I do agree that some essays spring out as being absolutely wonderful (the very first exam script I marked yesterday was a case in point: a beautifully-constructed answer to a ‘design-a-plant’ question) while occasionally you’ll also come across one that makes you feel like banging your head on the desk. But how can you be sure that you’re treating them consistently? After all, with a big class you’ll likely be marking exam scripts for several days, & your concentration & energy levels are going to vary over that time! Constructing a marking rubric before beginning the marking task will help with that.

It doesn’t have to take a heap of time either, because a rubric is most definitely not a detailed model answer. (I’ve copy-pasted one of my own from last year’s ‘cellular & molecular biology’ final exam – itself adapted from an earlier Schol Bio exam – at the bottom of this post **.) The ones I use identify the key concepts/ideas that I’m looking for, plus usually a non-exclusive list of possible examples, & the mark weighting. I’ll often change them when I’m actually doing the marking, if students are writing good answers that include options I hadn’t considered (yes, it happens!). If my team’s marking term essays, then such changes are made in consultation – something that helps ensure consistency across markers. Moderation helps there, too – check-marking a couple of papers from each of the top, middle, & bottom cohorts will quickly show if another team member’s marking is consistent with mine.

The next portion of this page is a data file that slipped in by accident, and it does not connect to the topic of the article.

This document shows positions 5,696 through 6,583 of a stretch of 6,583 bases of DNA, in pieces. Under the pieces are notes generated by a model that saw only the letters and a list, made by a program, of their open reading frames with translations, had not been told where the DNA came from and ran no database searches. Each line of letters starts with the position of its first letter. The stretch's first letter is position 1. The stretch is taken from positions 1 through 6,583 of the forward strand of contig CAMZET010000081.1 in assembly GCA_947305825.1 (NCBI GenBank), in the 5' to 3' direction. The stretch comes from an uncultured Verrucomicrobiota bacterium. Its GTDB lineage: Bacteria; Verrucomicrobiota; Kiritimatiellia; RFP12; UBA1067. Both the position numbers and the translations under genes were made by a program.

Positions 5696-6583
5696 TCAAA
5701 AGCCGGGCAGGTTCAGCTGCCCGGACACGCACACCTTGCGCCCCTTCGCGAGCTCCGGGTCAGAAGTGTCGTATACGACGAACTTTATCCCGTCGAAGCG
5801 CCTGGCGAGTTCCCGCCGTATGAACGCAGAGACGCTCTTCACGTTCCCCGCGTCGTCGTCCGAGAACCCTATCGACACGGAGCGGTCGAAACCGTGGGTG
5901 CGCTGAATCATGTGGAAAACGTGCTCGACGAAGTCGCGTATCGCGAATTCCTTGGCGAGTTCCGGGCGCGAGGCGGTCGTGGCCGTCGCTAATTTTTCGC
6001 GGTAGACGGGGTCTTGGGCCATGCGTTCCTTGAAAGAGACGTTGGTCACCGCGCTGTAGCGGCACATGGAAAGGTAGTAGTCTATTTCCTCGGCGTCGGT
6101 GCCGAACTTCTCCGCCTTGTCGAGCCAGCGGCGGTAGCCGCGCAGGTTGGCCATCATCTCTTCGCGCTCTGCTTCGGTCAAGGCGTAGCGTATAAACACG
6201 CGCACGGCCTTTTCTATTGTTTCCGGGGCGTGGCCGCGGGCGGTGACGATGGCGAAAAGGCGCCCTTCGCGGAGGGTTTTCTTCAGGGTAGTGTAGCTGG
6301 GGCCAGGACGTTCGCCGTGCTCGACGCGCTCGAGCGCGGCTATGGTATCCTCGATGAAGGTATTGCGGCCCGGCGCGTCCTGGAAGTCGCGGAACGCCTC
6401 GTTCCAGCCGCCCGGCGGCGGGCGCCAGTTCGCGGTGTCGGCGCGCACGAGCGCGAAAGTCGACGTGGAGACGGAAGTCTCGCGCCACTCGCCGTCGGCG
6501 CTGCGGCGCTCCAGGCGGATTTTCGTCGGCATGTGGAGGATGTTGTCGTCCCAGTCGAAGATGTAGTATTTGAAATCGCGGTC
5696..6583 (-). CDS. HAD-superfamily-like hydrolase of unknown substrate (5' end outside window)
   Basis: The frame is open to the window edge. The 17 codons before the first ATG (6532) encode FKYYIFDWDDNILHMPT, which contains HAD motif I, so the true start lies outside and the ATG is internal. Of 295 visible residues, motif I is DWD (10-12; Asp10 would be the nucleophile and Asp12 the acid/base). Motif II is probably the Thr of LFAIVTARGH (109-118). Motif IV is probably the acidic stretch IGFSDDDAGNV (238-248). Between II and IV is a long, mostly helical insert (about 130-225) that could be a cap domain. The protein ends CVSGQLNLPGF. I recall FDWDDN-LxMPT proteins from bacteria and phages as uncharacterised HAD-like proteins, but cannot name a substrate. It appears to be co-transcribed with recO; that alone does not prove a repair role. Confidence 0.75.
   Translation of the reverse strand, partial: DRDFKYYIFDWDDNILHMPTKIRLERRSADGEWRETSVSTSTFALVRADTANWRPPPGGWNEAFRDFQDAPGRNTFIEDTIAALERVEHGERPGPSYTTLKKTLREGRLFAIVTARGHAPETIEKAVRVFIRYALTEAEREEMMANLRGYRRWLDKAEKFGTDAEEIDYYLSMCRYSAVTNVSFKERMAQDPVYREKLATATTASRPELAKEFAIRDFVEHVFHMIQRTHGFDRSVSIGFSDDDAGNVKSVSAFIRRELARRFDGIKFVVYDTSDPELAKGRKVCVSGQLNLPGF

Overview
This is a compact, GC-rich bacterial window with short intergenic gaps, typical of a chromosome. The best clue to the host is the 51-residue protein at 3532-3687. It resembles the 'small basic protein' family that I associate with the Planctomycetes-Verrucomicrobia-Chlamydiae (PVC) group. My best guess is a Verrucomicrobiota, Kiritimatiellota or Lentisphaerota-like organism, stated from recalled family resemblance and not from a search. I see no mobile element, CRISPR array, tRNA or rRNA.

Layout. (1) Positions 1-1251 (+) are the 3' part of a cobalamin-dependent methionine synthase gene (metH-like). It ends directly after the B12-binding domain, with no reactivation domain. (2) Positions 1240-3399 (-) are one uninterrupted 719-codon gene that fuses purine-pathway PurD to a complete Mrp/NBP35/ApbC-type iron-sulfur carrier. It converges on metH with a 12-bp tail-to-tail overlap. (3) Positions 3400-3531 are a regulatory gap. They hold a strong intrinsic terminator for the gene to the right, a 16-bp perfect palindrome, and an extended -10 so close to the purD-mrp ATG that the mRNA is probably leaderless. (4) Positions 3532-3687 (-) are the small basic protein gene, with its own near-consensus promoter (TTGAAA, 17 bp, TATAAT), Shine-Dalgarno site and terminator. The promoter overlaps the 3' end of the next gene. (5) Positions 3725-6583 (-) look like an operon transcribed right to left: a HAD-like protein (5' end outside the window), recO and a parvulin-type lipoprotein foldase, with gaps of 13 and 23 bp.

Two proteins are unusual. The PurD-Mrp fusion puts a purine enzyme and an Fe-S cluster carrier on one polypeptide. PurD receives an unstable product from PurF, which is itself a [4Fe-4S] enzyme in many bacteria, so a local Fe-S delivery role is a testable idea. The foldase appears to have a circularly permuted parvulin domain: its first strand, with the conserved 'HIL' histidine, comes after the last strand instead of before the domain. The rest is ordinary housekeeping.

And that ability to ensure consistency is important – not only so that students can be sure that their work has been marked fairly and well, but also so that if an individual’s marking is ever questioned (let’s say, for example, that a student’s not happy with their final grade & opts for a re-mark of their year’s work), then the rubrics can be made available to a new marker to use.